They called it the MEATBALL DEATH STAR: 5 pounds of ground beef wrapped around a mixture of cheese tortellinis, sautéed sweet peppers and onions; a fluffy cloud of garlic mashed potatoes; a woven cloak of bacon, spaghetti sauce and grated cheese. Six teenagers gathered at my house and cooked the thing for a Saturday afternoon snack.
The astonishing thing to me was the speed with which they ate, and the fact that none of it was left!
Ahh, gluttony…. Is it really a deadly sin?
Maybe it’s easier to see gluttony as evil when there’s not enough to go around. But feasting has become an American pastime, only matched by our obsession with dieting – and where would one be without the other? Abundance has become less a cause for thanksgiving as a challenge to consume as much as possible.
Week 6: Psalm 130 — “From the sin of gluttony, O Lord, deliver me…”
The Church Fathers recognized that gluttony—which can be defined as the habitual, inordinate consumption of food or other worldly goods—is far from the innocent indulgence it might seem. St. Thomas Aquinas (drawing on St. Gregory the Great) listed five different ways to be gluttonous, a list which could form the basis of an examination of conscience:
- Eating food that is too extravagant, exotic, or expensive
- Eating too much food
- Eating food that is too elaborately prepared – making sure you eat the best of everything
- Eating too soon, or at an inappropriate time – what our parents called “eating between meals” or “ruining your supper”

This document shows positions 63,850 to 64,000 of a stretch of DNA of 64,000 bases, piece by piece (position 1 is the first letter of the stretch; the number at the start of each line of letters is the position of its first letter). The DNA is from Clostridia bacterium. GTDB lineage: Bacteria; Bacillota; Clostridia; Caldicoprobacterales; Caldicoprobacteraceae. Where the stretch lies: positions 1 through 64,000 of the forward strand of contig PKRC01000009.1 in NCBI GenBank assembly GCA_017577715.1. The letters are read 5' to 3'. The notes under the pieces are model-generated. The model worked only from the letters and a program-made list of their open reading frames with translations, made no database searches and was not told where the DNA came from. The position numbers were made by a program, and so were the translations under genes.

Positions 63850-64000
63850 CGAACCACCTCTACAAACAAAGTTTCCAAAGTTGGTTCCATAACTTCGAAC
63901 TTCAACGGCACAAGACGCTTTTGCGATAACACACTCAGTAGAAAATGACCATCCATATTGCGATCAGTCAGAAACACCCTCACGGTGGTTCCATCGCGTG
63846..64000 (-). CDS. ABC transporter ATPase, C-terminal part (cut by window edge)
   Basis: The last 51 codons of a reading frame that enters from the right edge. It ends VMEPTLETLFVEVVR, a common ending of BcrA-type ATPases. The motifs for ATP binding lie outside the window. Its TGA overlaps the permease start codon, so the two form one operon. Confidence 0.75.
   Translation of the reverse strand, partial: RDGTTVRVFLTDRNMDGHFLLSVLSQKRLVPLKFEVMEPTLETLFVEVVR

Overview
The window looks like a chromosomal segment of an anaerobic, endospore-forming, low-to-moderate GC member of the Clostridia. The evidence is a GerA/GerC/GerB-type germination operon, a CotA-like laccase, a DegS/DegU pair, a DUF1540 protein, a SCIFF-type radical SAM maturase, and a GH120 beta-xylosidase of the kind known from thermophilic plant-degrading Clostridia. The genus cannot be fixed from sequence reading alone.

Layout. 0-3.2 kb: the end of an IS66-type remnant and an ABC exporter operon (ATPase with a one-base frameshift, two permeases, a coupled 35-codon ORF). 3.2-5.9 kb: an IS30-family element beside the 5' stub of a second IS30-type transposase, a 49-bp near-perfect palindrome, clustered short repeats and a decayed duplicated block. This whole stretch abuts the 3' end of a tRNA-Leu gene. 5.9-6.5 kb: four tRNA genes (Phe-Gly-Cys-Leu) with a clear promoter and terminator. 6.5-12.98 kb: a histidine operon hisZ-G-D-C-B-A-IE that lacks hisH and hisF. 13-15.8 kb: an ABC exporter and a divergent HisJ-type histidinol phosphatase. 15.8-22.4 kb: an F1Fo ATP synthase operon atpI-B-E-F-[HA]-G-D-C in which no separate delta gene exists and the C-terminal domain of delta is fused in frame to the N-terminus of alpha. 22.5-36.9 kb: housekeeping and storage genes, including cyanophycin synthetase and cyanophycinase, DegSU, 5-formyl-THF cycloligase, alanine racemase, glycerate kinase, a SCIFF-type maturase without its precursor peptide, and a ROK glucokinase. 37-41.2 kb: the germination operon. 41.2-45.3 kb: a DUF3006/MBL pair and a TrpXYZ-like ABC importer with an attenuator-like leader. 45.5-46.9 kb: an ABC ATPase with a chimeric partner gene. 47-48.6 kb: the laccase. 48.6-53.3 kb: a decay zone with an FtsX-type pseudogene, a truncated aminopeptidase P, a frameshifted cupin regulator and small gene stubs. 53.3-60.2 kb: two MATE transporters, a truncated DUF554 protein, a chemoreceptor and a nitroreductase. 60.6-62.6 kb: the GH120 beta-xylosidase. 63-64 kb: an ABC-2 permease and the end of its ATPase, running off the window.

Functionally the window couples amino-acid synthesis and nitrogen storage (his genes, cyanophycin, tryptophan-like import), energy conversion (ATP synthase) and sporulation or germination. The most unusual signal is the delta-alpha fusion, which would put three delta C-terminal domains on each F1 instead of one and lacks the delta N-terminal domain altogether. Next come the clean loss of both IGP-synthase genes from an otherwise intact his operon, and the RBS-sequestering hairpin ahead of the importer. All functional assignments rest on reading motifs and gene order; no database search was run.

- Eating too eagerly (“demolishing” that Death Star, for example!)
Last I checked, all of these things except for maybe #2 are considered normal behavior if not virtues today. What is the problem with them? In a nutshell:
Unchecked, gluttony spoils your appetite for God.
This week we are offering up our temptation to gluttony, as we pray with the 6th penitential psalm, Psalm 130. I leave you with St. Paul’s words to the Philippians (emphasis mine):
“Brethren, join in imitating me, and mark those who so live as you have an example in us. For many, of whom I have often told you and now tell you even with tears, live as enemies of the cross of Christ. Their end is destruction, their god is the belly, and they glory in their shame, with minds set on earthly things. But our commonwealth is in heaven, and from it we await a Savior, the Lord Jesus Christ, who will change our lowly body to be like his glorious body, by the power which enables him even to subject all things to himself” (Phil 3:17-21).
“From the sin of gluttony, O Lord, deliver me…”
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Read my post on praying with the Penitential Psalms for Lent here.